I thought I heard the trill of a red-winged blackbird on my running route today. Last week I saw what must have been a hundred turkey vultures soaring to and roosting in one sycamore tree along the Blanchard River between Ottawa and Glandorf. Robins are the traditional heralds of spring, but those cheeky birds pop up between snowstorms throughout the winter months. The other two bird species fly the coop each fall, at least as far as southern Ohio.

On March 12, Ohio State Extension’s Jim Hoorman spoke to a small crowd at the Putnam County Educational Service Center. While a snowstorm closed school and raised road advisory levels outside, Hoorman talked about one effective way to combat flooding by planting radishes, winter peas, red clover and other cover crops. He said that the plants’ roots hold the soil in place, reducing soil erosion. By reducing soil erosion, the plants also reduce both the rate and quantity of water that drains off the field. In tandem with field tiling, although less of it due to the cover crop effect, 80 billion gallons of water could be slurped up and out of Main Street.

We have an agricultural industry that is the biggest business in Northwest Ohio. It takes in a lot of land that could act as a sponge during flood events, land that could make good use of the retained water. So, what’s the hold up? Hoorman says the biggest stumbling block to increasing the percentage of farmers who plant cover crops is tradition.

In my mind’s eye, I see my grandpa driving the Farmall as it pulls the wagon that I’m riding in, mown Sudan grass falling all around me. I know now that this eight-inch grass is used as an organic cover crop, hay or silage. Grandpa probably planted it for all three, especially as fodder for his Jersey cows. I just thought it smelled really good and it was fun to watch my uncles throw linseed oil at each other while they painted the new collecting wagon.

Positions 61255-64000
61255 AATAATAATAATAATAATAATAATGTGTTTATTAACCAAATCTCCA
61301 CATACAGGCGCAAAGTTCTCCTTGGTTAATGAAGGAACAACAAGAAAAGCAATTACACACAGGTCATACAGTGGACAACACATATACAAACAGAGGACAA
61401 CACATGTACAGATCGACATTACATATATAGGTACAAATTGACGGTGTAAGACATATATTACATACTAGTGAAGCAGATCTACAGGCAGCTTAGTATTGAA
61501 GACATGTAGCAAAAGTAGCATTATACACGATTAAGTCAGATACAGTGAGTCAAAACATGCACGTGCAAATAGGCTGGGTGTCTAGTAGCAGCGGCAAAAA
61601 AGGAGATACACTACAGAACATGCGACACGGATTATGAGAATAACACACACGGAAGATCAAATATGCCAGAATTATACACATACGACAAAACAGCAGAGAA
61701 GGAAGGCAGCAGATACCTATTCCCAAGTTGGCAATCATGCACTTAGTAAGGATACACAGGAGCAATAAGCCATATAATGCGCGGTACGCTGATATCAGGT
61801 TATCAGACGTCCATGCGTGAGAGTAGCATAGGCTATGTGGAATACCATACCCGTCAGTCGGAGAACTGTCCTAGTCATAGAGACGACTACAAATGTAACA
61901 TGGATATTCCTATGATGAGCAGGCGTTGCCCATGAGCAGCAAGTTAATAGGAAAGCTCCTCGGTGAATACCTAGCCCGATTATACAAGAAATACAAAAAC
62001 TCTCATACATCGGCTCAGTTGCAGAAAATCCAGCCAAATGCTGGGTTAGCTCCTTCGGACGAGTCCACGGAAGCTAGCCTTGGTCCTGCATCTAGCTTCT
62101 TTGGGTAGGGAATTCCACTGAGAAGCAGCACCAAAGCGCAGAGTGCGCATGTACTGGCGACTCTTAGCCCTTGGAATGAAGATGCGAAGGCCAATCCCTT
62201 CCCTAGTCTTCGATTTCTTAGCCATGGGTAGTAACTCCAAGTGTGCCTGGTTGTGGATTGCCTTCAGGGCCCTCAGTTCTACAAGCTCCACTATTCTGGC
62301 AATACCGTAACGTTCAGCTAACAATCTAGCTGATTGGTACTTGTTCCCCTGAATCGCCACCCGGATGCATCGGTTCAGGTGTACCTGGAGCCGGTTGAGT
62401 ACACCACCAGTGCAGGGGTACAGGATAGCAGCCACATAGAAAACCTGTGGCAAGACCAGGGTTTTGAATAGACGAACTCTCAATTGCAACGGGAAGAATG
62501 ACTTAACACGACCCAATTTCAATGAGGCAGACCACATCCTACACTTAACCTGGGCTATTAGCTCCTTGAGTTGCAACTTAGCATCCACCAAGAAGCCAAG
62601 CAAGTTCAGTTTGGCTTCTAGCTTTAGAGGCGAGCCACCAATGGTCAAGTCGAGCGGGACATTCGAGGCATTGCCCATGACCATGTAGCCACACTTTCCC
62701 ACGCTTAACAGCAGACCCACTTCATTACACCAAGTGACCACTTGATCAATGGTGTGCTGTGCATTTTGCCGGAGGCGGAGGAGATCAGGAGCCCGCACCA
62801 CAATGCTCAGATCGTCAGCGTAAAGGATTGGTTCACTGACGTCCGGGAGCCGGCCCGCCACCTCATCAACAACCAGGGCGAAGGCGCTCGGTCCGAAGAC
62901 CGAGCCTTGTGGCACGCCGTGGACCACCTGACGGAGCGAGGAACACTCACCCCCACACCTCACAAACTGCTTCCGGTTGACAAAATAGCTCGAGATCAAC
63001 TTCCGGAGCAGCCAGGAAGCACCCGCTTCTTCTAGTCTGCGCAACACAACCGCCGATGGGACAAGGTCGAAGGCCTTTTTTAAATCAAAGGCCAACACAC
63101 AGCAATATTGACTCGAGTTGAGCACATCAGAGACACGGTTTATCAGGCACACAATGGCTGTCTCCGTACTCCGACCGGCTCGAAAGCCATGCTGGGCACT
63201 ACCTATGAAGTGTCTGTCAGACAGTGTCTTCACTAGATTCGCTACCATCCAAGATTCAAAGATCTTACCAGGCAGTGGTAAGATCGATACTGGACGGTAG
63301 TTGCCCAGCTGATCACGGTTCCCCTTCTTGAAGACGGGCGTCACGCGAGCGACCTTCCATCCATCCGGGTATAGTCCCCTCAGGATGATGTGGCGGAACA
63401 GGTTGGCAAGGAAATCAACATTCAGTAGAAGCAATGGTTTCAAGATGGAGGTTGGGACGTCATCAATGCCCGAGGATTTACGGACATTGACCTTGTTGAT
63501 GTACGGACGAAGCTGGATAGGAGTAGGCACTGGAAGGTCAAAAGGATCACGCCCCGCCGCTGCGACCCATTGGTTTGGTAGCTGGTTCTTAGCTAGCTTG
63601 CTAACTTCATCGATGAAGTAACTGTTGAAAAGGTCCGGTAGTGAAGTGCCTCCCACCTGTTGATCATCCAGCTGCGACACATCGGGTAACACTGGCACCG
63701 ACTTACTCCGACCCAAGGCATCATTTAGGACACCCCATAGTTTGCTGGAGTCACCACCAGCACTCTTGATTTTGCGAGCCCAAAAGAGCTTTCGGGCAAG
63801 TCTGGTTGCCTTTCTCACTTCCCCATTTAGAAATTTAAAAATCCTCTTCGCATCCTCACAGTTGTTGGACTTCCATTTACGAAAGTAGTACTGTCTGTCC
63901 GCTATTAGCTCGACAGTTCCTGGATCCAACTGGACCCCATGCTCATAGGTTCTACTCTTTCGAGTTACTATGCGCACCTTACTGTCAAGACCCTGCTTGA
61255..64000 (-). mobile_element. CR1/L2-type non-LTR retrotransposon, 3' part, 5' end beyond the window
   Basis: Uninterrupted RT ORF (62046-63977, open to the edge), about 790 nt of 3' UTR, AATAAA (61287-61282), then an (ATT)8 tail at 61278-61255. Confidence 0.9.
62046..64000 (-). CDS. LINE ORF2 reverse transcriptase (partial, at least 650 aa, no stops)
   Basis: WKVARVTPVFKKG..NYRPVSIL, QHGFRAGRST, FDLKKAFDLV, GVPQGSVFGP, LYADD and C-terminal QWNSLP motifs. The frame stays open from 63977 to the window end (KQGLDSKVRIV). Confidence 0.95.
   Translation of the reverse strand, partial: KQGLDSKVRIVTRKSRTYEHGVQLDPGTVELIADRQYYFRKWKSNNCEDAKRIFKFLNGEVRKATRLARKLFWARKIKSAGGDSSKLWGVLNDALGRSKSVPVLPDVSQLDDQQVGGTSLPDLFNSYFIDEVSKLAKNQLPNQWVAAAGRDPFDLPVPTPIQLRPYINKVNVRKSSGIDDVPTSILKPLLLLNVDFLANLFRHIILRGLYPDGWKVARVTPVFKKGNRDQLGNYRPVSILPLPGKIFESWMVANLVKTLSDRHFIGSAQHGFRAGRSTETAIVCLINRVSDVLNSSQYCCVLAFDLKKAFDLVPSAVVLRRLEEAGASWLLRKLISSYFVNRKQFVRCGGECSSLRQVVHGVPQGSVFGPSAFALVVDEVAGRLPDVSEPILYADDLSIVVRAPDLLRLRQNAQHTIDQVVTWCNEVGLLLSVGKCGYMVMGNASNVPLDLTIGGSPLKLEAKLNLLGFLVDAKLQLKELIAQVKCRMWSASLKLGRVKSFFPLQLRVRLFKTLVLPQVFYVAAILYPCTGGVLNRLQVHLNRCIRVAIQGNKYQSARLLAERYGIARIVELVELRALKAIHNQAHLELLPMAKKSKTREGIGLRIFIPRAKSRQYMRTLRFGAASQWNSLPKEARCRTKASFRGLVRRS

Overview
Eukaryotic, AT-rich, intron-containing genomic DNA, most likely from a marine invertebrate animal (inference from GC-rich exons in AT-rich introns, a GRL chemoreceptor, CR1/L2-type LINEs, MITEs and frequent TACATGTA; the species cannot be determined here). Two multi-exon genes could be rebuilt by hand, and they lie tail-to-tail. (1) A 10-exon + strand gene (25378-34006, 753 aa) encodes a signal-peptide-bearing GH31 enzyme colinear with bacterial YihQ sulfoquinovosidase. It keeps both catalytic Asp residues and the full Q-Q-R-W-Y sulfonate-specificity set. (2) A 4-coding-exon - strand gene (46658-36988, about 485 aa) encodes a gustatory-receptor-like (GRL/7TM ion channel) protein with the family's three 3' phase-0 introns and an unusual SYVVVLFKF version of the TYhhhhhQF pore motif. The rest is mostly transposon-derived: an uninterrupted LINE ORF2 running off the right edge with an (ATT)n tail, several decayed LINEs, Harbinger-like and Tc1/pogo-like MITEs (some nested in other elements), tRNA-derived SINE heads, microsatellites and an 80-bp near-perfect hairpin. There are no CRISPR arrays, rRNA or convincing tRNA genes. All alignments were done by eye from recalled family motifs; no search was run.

Grandpa hadn’t always planted Sudan grass. He was always trying new things, new ways to boost production of that rich, buttery Jersey milk. I was in college when he landed a contract with County line cheese, a major coup in his farming career.

As our planet seeks to right itself, change is all around us. Those red-winged blackbirds are a good month ahead of schedule. The town of Hinckley had its annual buzzard festival on March 15, yet I saw my first turkey vulture of 2014 on March 1. Beekeeping is moving inside village, town and city limits as apiculturists try to keep honeybees flying, pollinating and spinning the sweet stuff. If a cover of clover intertwined with six-foot radishes can keep people in their homes and help revitalize a downtown or two, maybe that’s worth trading a few traditions that could be holding up positive changes.